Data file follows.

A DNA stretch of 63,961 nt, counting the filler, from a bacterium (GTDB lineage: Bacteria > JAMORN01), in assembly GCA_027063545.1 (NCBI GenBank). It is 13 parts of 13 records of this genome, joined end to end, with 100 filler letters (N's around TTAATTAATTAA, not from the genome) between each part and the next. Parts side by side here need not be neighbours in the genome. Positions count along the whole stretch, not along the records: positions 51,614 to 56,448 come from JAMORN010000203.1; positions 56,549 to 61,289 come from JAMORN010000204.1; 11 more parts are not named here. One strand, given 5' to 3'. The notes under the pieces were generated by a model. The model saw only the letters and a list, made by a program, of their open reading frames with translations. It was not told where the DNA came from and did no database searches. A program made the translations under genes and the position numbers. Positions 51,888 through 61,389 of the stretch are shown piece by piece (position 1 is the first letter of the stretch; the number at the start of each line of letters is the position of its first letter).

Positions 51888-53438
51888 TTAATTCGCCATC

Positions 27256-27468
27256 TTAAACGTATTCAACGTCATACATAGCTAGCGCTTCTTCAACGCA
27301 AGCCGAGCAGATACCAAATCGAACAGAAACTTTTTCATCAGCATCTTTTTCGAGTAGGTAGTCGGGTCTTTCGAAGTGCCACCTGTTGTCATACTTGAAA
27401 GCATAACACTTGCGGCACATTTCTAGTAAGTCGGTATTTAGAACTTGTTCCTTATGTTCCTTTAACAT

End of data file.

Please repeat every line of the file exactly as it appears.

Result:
A DNA stretch of 63,961 nt, counting the filler, from a bacterium (GTDB lineage: Bacteria > JAMORN01), in assembly GCA_027063545.1 (NCBI GenBank). It is 13 parts of 13 records of this genome, joined end to end, with 100 filler letters (N's around TTAATTAATTAA, not from the genome) between each part and the next. Parts side by side here need not be neighbours in the genome. Positions count along the whole stretch, not along the records: positions 51,614 to 56,448 come from JAMORN010000203.1; positions 56,549 to 61,289 come from JAMORN010000204.1; 11 more parts are not named here. One strand, given 5' to 3'. The notes under the pieces were generated by a model. The model saw only the letters and a list, made by a program, of their open reading frames with translations. It was not told where the DNA came from and did no database searches. A program made the translations under genes and the position numbers. Positions 51,888 through 61,389 of the stretch are shown piece by piece (position 1 is the first letter of the stretch; the number at the start of each line of letters is the position of its first letter).

Positions 51888-53438
51888 TTAATTCGCCATC

Positions 27256-27468
27256 TTAAACGTATTCAACGTCATACATAGCTAGCGCTTCTTCAACGCA
27301 AGCCGAGCAGATACCAAATCGAACAGAAACTTTTTCATCAGCATCTTTTTCGAGTAGGTAGTCGGGTCTTTCGAAGTGCCACCTGTTGTCATACTTGAAA
27401 GCATAACACTTGCGGCACATTTCTAGTAAGTCGGTATTTAGAACTTGTTCCTTATGTTCCTTTAACAT